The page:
BHP Approves Funding for Atlantis Phase 3 Project

BHP holds a 44-percent interest in the Atlantis field, while London-based BP possesses a 56-percent stake. 

February 13th, 2019

Angkor Gold Exploring Oil and Gas Potential in Cambodia

The Canadian-listed explorer has been operating in the Asian nation since 2012, closing 10 deals with...

February 6th, 2019

Beach Energy Strengthens Guidance After Production Growth

Beach Energy has revised its production guidance for the year after seeing better-than-expected oil output.

January 31st, 2019

Learn to invest in the oil & gas industry

 
See our report for valuable information
 

5 Top Weekly TSXV Stocks: Zenith Energy Streaks Ahead

Last week's other top-gaining mining stocks on the TSXV were QMX Gold, Euro Manganese, Primeline Energy...

January 20th, 2019

Oil Prices Expected to Increase in Canada in 2019

The Canadian oil sector is expected to recover due to a number of factors, including ongoing...

January 9th, 2019

Ready to profit from the energy market in 2019?

 
Read your new report to learn about the oil market and the uranium boom

Alliance Buys AllDale Oil and Gas Assets for US$175...

Diversified natural resource company Alliance Resource Partners is expanding its presence in the oil and gas...

January 7th, 2019

Russia’s Oil Production Hits Record High in 2018

Russia has set a record for the amount of oil that it produced in 2018, but...

January 2nd, 2019
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Those watching the oil space know that prices for the fuel have been volatile since they soared past $140 per barrel in 2008. Prices have plunged since then, but in 2016 sentiment in the sector was boosted when OPEC and 11 other producers made a deal to cut oil output. In early 2018, a production shortfall in Venezuela and US sanctions against Iranian exports increased fears of a global oil shortage. The reduction in supply prompted Russia and Saudi Arabia to ramp up production to ensure a shortage did not materialize. Analysts believe demand for oil will not slow any time soon, but remain cautious; in fact, British bank Barclays (LSE:BARC) recently adjusted its oil price outlook to reflect higher prices....

Those watching the oil space know that prices for the fuel have been volatile since they soared past $140 per barrel in 2008. Prices have plunged since then, but in 2016 sentiment in the sector was boosted when OPEC and 11 other producers made a deal to cut oil output.

In early 2018, a production shortfall in Venezuela and US sanctions against Iranian exports increased fears of a global oil shortage. The reduction in supply prompted Russia and Saudi Arabia to ramp up production to ensure a shortage did not materialize.

Analysts believe demand for oil will not slow any time soon, but remain cautious; in fact, British bank Barclays (LSE:BARC) recently adjusted its oil price outlook to reflect higher prices.

“Oil prices have gained for most of 2018 on tightening supply and strong demand but investors fear a decision by [OPEC] to increase production may dampen price gains and offset production losses in countries including Libya,” the report states.

It continues, “[a]s prices rise to higher levels, the air is growing thin and oil demand is already faltering.”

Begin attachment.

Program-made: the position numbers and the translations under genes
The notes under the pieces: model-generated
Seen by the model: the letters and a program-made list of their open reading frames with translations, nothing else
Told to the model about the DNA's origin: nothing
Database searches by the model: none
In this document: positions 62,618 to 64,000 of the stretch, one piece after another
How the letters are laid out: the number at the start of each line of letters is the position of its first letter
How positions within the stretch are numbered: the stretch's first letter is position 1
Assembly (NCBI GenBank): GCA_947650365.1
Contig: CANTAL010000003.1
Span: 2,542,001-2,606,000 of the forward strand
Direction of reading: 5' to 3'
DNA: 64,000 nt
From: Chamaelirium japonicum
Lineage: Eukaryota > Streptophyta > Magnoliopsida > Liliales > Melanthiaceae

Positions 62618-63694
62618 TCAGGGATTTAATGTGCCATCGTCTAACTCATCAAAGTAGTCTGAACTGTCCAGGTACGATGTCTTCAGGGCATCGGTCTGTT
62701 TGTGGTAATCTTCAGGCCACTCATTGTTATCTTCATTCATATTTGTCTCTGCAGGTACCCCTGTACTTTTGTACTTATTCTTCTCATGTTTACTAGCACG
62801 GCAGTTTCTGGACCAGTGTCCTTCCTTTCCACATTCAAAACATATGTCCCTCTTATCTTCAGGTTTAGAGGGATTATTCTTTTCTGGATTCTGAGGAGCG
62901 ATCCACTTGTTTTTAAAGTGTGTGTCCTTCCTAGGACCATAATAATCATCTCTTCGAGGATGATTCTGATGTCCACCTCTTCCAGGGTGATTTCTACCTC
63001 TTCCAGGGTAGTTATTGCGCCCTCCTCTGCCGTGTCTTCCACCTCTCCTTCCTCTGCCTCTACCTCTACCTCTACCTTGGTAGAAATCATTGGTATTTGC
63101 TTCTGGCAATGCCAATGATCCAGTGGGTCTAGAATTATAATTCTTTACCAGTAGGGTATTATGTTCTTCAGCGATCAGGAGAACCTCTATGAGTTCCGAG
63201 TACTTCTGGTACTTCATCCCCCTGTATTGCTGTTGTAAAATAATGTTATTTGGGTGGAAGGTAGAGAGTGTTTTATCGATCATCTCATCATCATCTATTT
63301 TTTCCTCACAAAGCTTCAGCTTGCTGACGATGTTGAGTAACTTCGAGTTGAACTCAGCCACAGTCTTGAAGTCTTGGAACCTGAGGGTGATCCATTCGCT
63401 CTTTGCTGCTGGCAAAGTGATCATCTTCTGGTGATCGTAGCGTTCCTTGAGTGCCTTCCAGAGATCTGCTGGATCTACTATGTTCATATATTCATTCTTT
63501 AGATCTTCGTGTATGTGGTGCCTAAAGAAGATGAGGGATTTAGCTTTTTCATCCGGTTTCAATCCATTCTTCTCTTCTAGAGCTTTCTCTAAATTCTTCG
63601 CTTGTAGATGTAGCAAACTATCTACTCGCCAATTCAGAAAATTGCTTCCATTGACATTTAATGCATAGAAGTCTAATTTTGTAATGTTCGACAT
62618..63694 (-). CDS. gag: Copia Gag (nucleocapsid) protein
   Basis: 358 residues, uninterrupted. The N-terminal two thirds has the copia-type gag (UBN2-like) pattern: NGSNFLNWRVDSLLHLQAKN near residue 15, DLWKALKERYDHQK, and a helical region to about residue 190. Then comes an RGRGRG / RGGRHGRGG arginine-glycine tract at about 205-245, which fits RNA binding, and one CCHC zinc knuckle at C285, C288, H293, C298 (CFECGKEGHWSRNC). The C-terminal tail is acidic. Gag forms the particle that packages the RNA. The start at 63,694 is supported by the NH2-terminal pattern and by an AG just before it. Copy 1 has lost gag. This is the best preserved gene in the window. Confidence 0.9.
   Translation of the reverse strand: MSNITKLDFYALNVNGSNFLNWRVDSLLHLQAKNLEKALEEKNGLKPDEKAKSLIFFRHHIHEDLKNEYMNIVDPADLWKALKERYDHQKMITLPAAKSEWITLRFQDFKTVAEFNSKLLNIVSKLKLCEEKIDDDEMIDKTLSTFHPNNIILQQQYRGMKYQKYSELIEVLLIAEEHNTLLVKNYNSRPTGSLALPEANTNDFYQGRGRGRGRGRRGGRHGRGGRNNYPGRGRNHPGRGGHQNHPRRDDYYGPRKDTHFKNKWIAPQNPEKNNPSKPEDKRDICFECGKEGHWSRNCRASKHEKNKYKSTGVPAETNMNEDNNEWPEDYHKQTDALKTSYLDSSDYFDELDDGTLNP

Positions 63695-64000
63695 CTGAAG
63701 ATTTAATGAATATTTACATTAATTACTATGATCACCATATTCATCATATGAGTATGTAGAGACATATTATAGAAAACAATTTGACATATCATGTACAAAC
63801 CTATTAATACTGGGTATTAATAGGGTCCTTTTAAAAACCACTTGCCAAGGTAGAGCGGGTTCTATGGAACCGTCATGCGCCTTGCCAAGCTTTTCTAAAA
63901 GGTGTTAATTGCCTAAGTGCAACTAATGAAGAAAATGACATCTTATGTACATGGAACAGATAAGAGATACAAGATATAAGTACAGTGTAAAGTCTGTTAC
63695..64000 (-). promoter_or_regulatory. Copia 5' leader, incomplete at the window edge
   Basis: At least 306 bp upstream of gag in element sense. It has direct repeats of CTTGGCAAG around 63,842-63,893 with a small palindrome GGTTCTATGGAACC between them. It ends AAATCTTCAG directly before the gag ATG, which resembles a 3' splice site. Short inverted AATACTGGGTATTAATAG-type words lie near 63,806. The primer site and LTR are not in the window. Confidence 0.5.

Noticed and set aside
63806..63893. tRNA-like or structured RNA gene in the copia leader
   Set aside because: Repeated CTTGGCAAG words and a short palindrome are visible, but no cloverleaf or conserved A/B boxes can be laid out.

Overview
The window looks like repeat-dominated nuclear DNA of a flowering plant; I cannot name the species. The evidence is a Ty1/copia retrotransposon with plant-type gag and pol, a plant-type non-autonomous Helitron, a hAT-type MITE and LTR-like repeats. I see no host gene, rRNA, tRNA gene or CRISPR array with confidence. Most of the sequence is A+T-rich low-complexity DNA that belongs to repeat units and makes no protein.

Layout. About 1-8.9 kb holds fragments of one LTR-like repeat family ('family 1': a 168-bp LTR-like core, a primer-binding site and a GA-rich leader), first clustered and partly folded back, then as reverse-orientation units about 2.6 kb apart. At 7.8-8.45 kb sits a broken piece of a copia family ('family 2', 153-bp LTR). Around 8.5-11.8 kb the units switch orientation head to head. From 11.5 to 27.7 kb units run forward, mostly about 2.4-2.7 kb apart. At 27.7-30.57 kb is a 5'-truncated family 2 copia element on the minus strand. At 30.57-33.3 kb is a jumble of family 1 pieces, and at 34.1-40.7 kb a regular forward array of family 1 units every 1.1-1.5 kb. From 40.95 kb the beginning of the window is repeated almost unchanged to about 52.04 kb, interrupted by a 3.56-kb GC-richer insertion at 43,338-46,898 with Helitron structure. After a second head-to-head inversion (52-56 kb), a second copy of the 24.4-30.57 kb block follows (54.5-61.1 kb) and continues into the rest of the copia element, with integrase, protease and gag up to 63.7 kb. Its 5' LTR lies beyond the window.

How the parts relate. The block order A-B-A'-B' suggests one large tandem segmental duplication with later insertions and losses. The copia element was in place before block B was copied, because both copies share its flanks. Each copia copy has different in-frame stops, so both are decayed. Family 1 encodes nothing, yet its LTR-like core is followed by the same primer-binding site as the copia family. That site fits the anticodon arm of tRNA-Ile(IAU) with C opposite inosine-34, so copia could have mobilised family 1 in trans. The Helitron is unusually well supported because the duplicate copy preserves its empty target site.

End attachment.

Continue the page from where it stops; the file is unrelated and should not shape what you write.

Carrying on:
There’s no question that those circumstances have left many market participants cutting bullish bets on oil. However, some still believe now may be the perfect time to get involved in the oil market. With that in mind, the Investing News Network has put together a brief how-to guide for investing in oil.

Investing in oil: Futures and ETFs

Those interested in investing in oil have various options, from direct methods like purchasing oil futures, which are high risk and highly volatile, to purchasing lower-risk energy sector exchange-traded funds (ETFs). Those include the iShares Global Energy Sector ETF (BMV:IXC), or mutual funds like the T. Rowe Price New Era Fund (MUTF:PRNEX).

Futures trading requires due diligence, and can be difficult for the average investor to understand. But for those in the know, here are some futures contracts offered on the NYMEX: Light Sweet Crude Oil, Brent Crude, E-mini Crude Oil, the Crude Oil Volatility Index (INDEXCBOE:OVX) and RBOB Gasoline.

As mentioned, ETFs are a great way to invest in the sector at a lower risk. That’s largely because they allow investors to gain exposure to a diversified portfolio while only having to track a single stock.

Besides the iShares Global Energy Sector ETF, other oil ETFs include: the United States Oil Fund (ARCA:USO), the United States Brent Oil Fund (ARCA:BNO), the Energy Select Sector SPDR (ARCA:XLE), the United States 12 Month Oil Fund (ARCA:USL), the PowerShares DB Oil Fund (ARCA:DBO), the United States Gasoline Fund (ARCA:UGA) and the SPDR S&P Oil & Gas Explore & Product (ARCA:XOP).

Investing in oil: Stocks

Of course, there’s also the option of investing in oil exploration, development and production companies. CommodityHQ has recommended a number of major companies, many of which offer strong dividend options and have high liquidity, such as ExxonMobil (NYSE:XOM), BP (NYSE:BP,LSE:BP), ConocoPhillips (NYSE:COP), Transocean (NYSE:RIG) and Anadarko Petroleum (NYSE:APC).

Similarly, Keith Schaefer, editor and publisher of the Oil and Gas Investments Bulletin, has highlighted some smaller oil companies that he believes investors should keep an eye on. Those are: Resolute Energy (NYSE:REN), Cardinal Energy (TSX:CJ) and Select Sands (TSXV:SNS).

Darrell Bishop, head of energy research of Haywood Securities, has also discussed his favorite energy stock picks. Bishop, who is positive about Canada’s potential, suggested investors watch out for Blackbird Energy (TSX:BBI) and Parex Resources (TSX:PXT).

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